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XyZspineZyX
11-26-2005, 10:33 PM
Hi
Does any of you avid luftwaffe historians know when the 109G6 Late & the AS models commenced active service during WW2. I am looking for the actual month & year of entry into combat service
Thanks in advance

woofiedog
11-27-2005, 01:41 AM
Can't seem to find any exact dates for production.

The limits of the Bf 109 design appeared with the Bf 109G series, which began production in early 1942.

* The "Bf-109G" was direct follow-on to the Bf-109F. The "Gustav", as it came to be known, was fitted with the still more powerful DB-605-series engine, with was effectively a DB-601 with bored-out cylinders, higher compression, and 1,082 kW (1,450 HP) for takeoff. The new engine was heavier and generated higher torque, requiring airframe reinforcement and modifications. Some Gustav variants also featured a pressurized cockpit. Initial deliveries of the Gustav began in early 1942.

By this time, the Bf-109 was clearly past its prime, and the Focke-Wulf 190 would equip Germany's leading fighter squadrons. However, the Reich had lagged in introducing new fighters. There were never enough FW-190s to go around, while development of advanced jet fighters was delayed for technical and bureaucratic reasons until they would be, fortunately for the Allies, too few and too late to make a difference.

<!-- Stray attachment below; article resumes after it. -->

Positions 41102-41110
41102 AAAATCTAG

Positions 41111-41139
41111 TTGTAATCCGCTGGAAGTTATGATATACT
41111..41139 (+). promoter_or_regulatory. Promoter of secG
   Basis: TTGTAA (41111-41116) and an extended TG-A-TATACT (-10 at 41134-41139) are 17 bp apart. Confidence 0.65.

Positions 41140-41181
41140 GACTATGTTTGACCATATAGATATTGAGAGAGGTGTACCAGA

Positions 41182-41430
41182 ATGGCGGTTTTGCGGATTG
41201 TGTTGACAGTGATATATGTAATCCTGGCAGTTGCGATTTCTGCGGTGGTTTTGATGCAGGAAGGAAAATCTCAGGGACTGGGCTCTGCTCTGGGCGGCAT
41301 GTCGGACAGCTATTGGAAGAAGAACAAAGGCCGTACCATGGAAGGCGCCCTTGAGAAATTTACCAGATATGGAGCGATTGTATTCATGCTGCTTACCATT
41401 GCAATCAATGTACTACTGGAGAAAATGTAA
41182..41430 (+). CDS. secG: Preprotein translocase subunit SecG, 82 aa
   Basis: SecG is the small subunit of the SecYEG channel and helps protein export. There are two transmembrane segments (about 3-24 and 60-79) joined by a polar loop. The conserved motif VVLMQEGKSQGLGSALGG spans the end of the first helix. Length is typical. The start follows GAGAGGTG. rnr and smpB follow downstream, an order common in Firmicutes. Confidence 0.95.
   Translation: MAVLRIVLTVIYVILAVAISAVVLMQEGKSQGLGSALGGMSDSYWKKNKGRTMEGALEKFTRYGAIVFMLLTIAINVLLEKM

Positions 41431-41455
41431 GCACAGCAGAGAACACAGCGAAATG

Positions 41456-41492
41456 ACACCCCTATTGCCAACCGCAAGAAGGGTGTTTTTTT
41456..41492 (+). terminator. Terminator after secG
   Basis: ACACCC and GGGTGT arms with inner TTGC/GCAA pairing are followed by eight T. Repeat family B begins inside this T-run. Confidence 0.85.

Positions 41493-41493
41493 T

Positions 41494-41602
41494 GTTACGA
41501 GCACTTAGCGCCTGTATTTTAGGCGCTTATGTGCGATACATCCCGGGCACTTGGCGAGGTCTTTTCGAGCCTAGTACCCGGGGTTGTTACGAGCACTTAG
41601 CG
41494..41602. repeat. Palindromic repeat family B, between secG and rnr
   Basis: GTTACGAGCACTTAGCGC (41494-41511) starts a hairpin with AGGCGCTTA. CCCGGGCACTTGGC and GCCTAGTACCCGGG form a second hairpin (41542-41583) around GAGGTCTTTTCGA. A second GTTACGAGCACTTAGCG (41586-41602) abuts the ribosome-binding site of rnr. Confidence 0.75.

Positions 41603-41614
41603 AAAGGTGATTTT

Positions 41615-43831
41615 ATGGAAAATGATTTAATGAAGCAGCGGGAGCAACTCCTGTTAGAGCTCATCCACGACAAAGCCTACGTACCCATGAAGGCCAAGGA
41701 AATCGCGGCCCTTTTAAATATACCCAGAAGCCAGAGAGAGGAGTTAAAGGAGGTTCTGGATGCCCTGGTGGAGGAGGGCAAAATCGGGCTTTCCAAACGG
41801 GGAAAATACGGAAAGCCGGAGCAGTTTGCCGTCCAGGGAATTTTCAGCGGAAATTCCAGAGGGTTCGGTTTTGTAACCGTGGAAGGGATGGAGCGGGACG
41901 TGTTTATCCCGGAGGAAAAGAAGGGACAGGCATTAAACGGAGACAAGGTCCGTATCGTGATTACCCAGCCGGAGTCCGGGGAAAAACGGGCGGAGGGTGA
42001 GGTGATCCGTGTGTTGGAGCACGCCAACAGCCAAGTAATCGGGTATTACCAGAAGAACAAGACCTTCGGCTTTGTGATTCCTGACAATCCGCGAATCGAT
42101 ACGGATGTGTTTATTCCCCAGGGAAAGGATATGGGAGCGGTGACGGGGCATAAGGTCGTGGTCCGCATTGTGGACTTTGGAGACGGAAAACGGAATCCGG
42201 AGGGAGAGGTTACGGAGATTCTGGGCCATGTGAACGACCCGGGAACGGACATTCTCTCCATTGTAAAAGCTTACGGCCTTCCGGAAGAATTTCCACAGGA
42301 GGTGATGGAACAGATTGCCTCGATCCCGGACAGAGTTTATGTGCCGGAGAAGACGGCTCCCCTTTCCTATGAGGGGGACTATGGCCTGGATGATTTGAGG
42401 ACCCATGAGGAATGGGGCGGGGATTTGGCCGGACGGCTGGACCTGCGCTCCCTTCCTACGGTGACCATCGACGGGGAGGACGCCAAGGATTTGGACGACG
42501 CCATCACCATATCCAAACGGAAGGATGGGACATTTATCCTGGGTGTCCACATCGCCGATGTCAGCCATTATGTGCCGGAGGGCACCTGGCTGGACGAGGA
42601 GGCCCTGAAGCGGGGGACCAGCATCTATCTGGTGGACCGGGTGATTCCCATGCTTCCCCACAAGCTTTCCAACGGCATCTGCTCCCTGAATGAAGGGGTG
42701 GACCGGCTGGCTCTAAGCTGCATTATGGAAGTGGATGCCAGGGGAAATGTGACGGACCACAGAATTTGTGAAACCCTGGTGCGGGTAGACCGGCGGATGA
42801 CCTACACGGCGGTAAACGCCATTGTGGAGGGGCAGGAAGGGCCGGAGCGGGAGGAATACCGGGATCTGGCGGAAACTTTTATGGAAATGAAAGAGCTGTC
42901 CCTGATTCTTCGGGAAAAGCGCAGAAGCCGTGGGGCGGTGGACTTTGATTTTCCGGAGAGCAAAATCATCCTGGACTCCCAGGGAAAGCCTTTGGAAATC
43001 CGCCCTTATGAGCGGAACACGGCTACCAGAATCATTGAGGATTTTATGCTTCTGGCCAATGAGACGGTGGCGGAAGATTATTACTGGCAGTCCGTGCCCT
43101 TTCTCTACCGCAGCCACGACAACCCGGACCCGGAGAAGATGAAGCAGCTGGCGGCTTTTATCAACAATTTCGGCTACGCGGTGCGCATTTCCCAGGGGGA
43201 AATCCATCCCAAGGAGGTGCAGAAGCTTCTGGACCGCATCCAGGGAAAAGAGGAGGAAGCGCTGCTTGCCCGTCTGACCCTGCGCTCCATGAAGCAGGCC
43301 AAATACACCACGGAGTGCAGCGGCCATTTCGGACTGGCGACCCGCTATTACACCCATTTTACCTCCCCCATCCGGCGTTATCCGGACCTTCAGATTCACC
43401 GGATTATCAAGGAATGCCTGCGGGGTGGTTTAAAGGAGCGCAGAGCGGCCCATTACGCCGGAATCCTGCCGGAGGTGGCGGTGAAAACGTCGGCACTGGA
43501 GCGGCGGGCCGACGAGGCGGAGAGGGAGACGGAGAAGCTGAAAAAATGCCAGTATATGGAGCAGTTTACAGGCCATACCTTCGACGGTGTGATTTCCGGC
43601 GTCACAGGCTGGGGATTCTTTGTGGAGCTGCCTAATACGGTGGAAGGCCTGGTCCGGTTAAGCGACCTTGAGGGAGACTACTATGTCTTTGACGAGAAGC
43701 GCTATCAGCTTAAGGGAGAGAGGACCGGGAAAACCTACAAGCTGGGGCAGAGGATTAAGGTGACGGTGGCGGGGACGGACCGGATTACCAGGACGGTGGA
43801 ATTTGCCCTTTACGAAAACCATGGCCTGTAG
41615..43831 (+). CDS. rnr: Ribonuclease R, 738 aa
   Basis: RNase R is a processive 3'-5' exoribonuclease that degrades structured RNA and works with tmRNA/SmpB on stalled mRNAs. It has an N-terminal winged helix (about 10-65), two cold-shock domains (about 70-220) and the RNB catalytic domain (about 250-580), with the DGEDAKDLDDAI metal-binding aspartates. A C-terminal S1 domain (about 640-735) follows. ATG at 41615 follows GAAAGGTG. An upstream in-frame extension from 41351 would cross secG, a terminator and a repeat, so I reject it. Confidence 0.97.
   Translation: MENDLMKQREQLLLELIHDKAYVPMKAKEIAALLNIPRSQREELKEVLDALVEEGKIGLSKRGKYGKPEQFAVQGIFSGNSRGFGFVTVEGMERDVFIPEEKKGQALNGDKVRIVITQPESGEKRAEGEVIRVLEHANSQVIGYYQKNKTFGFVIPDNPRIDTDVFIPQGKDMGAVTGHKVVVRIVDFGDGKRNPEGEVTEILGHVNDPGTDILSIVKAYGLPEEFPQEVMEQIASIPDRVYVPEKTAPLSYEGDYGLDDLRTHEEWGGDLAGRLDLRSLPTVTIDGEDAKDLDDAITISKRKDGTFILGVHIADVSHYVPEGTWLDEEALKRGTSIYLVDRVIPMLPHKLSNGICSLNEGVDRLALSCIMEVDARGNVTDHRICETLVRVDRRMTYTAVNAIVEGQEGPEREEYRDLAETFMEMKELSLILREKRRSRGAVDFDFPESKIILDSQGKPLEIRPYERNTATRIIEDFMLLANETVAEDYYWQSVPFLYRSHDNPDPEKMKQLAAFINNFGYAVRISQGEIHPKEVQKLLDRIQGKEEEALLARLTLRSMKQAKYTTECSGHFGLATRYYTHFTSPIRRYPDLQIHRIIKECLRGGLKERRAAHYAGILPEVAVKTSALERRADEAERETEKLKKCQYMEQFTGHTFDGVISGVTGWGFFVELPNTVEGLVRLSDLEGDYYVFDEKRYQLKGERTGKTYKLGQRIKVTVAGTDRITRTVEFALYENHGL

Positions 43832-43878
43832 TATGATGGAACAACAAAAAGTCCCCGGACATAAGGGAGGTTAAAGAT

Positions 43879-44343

Uprating the Bf-109 helped plug the gap for a while, but at a price. While the Bf-109 was maneuverable, it had never been light on the controls, and as it became faster it also became more difficult to fly. Its handling on the ground, never good, only kept getting worse. The Gustav was a handful for experienced pilots and downright dangerous to inexperienced ones.